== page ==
Are Zinnias Perennials? How To Make The Most Out Of Zinnia Flowers

If you’re thinking of planting a different flower in your backyard, you can’t go wrong with the zinnia! 

Are Zinnias Perennials How To Make The Most Out Of Zinnia Flowers

Zinnias produce large, attractive blooms that resist drought and heat well. They also attract pollinators have a long flowering time, and are very easy to grow.

Zinnias are part of the Asteraceae group and are a common sight among many home gardens.

If you’re considering bringing your garden to life with zinnia flowers, you’ll probably want the flowers to bloom for as long as they can.

The question here is will your zinnias bloom for a single year, or will they keep growing back annually? 

You’ll find out the answer to this question in this post, going over whether zinnias are perennials or annuals, as well as tips to keep zinnia flowers blooming for longer.

Keep reading to discover whether zinnias are perennials or annuals!

Are Zinnias Perennials Or Annuals

The answer varies between different species, but zinnias are generally thought to be annuals in the gardening industry. 

Some types of zinnias are perennials, which we’ll go into in more detail later.

However, these varieties aren’t generally sold by customary seed brands or plant nurseries, so they are mainly found in the wild.

Perennials And Annuals

Annual plants are different from perennial plants. As the name suggests, annual plants will finish their life cycle in a year. The plant will germinate, mature, flower, and set seed, typically between spring and fall.

This may vary based on the type of plant and your location.

Perennial plants finish their life cycle over several years. Some live longer, while others have a shorter life cycle. In most cases, these are slow-growing plants that may have woody growth, though there may be exceptions.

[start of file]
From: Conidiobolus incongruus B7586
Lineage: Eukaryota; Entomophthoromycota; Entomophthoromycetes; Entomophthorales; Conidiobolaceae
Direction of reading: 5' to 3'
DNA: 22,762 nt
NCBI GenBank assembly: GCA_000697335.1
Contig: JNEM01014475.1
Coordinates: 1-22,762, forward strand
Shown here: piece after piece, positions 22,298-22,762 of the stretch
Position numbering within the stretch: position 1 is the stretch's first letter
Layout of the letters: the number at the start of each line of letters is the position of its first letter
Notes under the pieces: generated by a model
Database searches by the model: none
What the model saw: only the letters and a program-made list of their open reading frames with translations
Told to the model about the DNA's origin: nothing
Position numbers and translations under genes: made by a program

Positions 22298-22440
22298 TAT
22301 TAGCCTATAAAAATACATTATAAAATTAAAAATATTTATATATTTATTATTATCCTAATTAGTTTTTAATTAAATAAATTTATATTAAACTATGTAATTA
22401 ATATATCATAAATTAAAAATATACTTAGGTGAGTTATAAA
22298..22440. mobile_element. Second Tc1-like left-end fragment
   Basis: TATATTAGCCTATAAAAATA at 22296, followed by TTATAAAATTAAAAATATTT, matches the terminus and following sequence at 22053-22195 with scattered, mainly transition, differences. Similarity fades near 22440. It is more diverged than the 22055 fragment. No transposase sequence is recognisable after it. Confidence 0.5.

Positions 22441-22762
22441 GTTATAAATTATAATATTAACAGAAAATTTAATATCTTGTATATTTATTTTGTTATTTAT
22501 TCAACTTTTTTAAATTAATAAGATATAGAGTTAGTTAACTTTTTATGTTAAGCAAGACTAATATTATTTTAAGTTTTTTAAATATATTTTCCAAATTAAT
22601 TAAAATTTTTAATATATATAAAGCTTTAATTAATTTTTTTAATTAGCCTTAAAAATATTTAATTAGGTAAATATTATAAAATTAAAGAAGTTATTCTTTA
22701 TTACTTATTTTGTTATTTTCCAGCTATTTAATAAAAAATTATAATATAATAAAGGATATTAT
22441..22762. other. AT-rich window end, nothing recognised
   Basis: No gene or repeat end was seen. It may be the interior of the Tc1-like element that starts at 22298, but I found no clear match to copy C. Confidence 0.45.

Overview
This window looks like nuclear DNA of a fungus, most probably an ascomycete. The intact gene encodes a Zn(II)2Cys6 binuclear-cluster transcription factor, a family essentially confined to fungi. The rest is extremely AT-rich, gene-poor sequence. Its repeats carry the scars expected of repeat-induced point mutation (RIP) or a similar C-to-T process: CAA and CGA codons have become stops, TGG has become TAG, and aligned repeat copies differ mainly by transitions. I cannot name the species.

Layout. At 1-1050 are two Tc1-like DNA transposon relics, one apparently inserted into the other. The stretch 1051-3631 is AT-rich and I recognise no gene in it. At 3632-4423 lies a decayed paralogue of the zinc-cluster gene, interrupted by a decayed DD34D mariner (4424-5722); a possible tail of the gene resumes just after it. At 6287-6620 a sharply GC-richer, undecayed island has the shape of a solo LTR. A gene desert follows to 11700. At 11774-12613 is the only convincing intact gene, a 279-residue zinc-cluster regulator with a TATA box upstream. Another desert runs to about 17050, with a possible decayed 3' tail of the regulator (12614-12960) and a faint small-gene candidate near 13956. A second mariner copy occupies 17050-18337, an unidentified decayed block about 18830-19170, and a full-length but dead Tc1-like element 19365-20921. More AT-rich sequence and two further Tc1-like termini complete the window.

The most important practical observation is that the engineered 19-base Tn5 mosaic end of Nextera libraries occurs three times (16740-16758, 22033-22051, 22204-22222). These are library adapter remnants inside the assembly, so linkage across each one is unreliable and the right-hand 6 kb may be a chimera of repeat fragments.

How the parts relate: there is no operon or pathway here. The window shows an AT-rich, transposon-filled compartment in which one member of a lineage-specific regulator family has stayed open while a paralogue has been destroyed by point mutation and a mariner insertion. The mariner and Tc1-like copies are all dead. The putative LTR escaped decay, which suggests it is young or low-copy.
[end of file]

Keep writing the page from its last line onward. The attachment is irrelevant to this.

The foliage and stems that grow above the earth may cease a little during winter. The tubers, bulbs, and roots below the earth still live, performing as the plant’s storage organs.

These keep the energy for the next spring, as the plants stop being dormant to start growing once more.

Perennial plants may need a few years to set hold, but after they are established, they will keep blooming each year.

Some may even bloom during the first planting year, though they’ll grow bigger and stronger as they mature. 

Typically speaking, there are initial indications that zinnias won’t live over a year, but a lot of them do, living through an impressive lifespan.

Treating Plants As Annuals

Occasionally, you may find gardeners that like to treat rapidly growing perennials like annuals. Instead of letting the plant live on for over two years, they can dispose of it or clear the space for future plants. 

This may be necessary when flowering requires a lot of the plant’s energy, so it will need several years to recover. 

This is visible when commercial flower growers produce tulips. Tulips are perennial plants. The foliage will grow from bulbs every year, generating an attractive flower.

You can let the foliage die back naturally, as new flowers will develop the next year. 

Commercial cut flower production involves growers collecting flower stalks so they are as long as possible for the last user, which is normally the florist. 

This harvesting method removes the plant’s leaves. Leaves are necessary for photosynthesis, so they are necessary to give the plant its energy.

Foliage may grow from the tulip bulb the year following the tulip flower harvest, but flowers won’t be visible for one to two years.

Creating big and attractive flowers requires lots of energy, so it will need to regain energy to flower once more.

Flower growers will regularly treat the tulips as though they were annuals. They will buy new bulbs each year instead of worrying if the tulips will or won’t flower the next year. 

Gardeners may also treat perennial plants like annuals when the plant may struggle during winter, within a certain hardiness zone. Zinnias are primarily native to Mexico and the Southern United States.

Perennial zinnias may not survive in winter when growing in areas north of these locations.

As a result, the zinnias would need to seed once more in spring, except when the gardener arranges to take plants inside during winter. 

Tips To Keep Zinnias Flowering For Longer

Zinnais aren’t perennials, but there are things you can do to enjoy a large number of their flowers during the growing season. 

Here are some tips to keep the plants blooming for a long time:

  • Deadhead the zinnias so they flower for the whole summer. After the flowers wither, pop or cut off their heads. This will increase flowering time and the number of blooms.